Written by Derek Smith
WARNING: THE FOLLOWING CONTAINS SPOILERS.
Even though the movie had its obvious flaws, I’m glad to see that Godzilla is at least headed in the right direction.
I’m going to be honest: when Godzilla released in theaters, I was reluctantly excited because while the trailer looked amazing, I couldn’t help but think back to the 1998 version of this film. I remember it being hyped up with high expectations, but ultimately didn’t deliver. I genuinely wanted this new Godzilla movie to succeed. Even though the movie had its obvious flaws, I’m glad to see that Godzilla is at least headed in the right direction.
The movie opens up with Joe Brody, a nuclear plant supervisor, whom the movie continues to focus on for the entire first act of the film. After experiencing a tragic event, Brody spends the following years trying to uncover what he believes is a governmental conspiracy involving nuclear testing. Bryan Cranston’s performance was one of the major highlights in the film. If you are familiar with any of Cranston’s work, such as the hit TV show Breaking Bad, it shouldn’t be surprising that his performance was equally as good. His character was nothing but believable, as he drifted from a hard working family man, into an emotionally crazed victim looking for answers.
After witnessing Cranston give the performance of a lifetime, I could never buy into Taylor-Johnson’s campaign as the main protagonist; he didn’t have much of a presence on screen compared to his fellow cast members.
I did find myself very disappointed when Cranston dipped out about a third of the way into the film. With his performance to that point, along with the amount of attention he received in the trailers, I expected him to play a longer lasting role in the movie. His part ended as a plot element to inspire Brody’s son, Ford, played by Aaron Taylor-Johnson, who ended up being the true protagonist to the story. What added to my disappointment is that Ford fell very flat as a character. After witnessing Cranston give the performance of a lifetime, I could never buy into Taylor-Johnson’s campaign as the main protagonist; he didn’t have much of a presence on screen compared to his fellow cast members. Elizabeth Olsen, who played his wife, Elle Brody, also had a great performance that captured a stronger on-screen presence than that of Taylor-Johnson.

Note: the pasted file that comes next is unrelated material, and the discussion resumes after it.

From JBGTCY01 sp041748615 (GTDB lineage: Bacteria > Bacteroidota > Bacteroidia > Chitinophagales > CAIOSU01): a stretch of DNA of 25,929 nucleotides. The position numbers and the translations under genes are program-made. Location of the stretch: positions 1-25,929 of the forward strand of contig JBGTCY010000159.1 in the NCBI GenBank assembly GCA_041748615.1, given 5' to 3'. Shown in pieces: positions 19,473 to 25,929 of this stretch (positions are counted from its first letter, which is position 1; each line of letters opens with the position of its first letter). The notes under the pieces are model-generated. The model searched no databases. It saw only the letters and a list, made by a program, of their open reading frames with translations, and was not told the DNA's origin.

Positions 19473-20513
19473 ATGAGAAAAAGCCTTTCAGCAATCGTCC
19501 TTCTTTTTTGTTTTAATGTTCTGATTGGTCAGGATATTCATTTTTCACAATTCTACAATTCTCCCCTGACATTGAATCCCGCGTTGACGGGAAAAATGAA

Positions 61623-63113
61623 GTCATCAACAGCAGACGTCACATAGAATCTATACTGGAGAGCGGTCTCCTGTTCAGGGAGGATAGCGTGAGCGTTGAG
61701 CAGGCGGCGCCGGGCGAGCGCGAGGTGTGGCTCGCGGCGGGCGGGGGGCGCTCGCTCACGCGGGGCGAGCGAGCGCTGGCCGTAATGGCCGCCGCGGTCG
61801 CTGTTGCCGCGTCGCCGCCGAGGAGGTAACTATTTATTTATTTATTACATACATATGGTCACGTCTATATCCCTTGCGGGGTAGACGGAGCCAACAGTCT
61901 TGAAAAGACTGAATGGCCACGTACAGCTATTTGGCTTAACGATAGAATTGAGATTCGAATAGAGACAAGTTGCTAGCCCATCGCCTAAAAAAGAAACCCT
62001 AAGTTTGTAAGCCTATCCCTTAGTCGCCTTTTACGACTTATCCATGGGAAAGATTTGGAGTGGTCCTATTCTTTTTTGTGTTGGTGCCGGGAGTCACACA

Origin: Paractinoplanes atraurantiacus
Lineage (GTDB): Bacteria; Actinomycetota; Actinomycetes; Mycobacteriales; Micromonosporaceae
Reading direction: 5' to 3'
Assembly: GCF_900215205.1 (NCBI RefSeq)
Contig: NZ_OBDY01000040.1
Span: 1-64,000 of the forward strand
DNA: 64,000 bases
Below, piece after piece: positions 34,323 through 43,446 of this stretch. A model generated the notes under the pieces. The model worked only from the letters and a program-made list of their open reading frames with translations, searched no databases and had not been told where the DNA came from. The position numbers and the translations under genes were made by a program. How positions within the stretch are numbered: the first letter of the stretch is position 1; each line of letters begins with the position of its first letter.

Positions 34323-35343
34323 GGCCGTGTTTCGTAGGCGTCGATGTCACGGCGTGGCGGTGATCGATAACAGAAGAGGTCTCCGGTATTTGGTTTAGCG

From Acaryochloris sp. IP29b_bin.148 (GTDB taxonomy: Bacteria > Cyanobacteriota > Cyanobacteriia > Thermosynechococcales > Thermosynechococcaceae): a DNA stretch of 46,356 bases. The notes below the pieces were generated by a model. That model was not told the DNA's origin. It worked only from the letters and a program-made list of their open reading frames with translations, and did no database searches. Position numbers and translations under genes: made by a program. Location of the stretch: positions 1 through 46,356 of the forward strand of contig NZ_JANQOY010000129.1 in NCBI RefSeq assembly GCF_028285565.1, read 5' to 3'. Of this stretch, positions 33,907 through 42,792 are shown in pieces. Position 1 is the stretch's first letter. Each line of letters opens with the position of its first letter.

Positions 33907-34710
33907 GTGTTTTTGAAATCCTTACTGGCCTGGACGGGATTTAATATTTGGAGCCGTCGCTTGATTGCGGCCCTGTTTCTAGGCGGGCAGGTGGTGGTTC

Another flaw that bothered me about the film is that Godzilla never really shows up until you are roughly 65% into the movie. Everything previous to that is focused entirely on the Kaiju monsters that Godzilla eventually faces as the movie progresses. I would say that the Kaiju might have received more screen time than the character the movie is named after. Don’t get me wrong, the Kaiju were very well done. I was very entertained by what they brought to the table as antagonistic monsters, but it still caught me off guard from what I expected the movie to be.
Overall, Godzilla is a visual work of art. The CGI display alongside the monster design complement each other to bring the viewer a thrilling experience. I was a huge fan of the character models for both Godzilla and the Kaiju.
I loved how Legendary Pictures literally “went big” with the massive scale in which its monsters are displayed. Godzilla is a visual work of art. The CGI display alongside the monster design complement each other to bring the viewer a thrilling experience. I was a huge fan of the character models for both Godzilla and the Kaiju. When Godzilla first appears, I was in awe of how it seemed to take a long amount of time for him to fully emerge from the ocean. Godzilla’s truly monstrous size added to the experience of seeing the behemoth on the big screen. Watching him face off against the Kaiju was breathtaking, to say the least. I kept thinking at some point I would find a flaw in the CGI, but Legendary did an excellent job hitting their target in creating believable monsters with believable destruction. Every moment that either Godzilla or the Kaiju were on screen, I was on the edge of my seat eagerly anticipating what was to come next. I am also glad that Godzilla was designed to be an original creation, but still held inspirations from his previous incarnations. From his look to his classic atomic breath, I enjoyed the updated throwback features to this new Godzilla that was brought to life with today’s updated technology.
Despite its flaws, Godzilla was still a good movie. The writing needs a little work in the upcoming, already-confirmed sequel. With the excellent execution in its presentation and decent story, I enjoyed my time watching it. The film’s issues didn’t ruin my experience because the amazing monster action is what I truly cared about in the end. As a Godzilla fan, this movie is definitely rewatchable and I’m interested in how the franchise continues in the future.
I give Godzilla an 8.0 out of 10.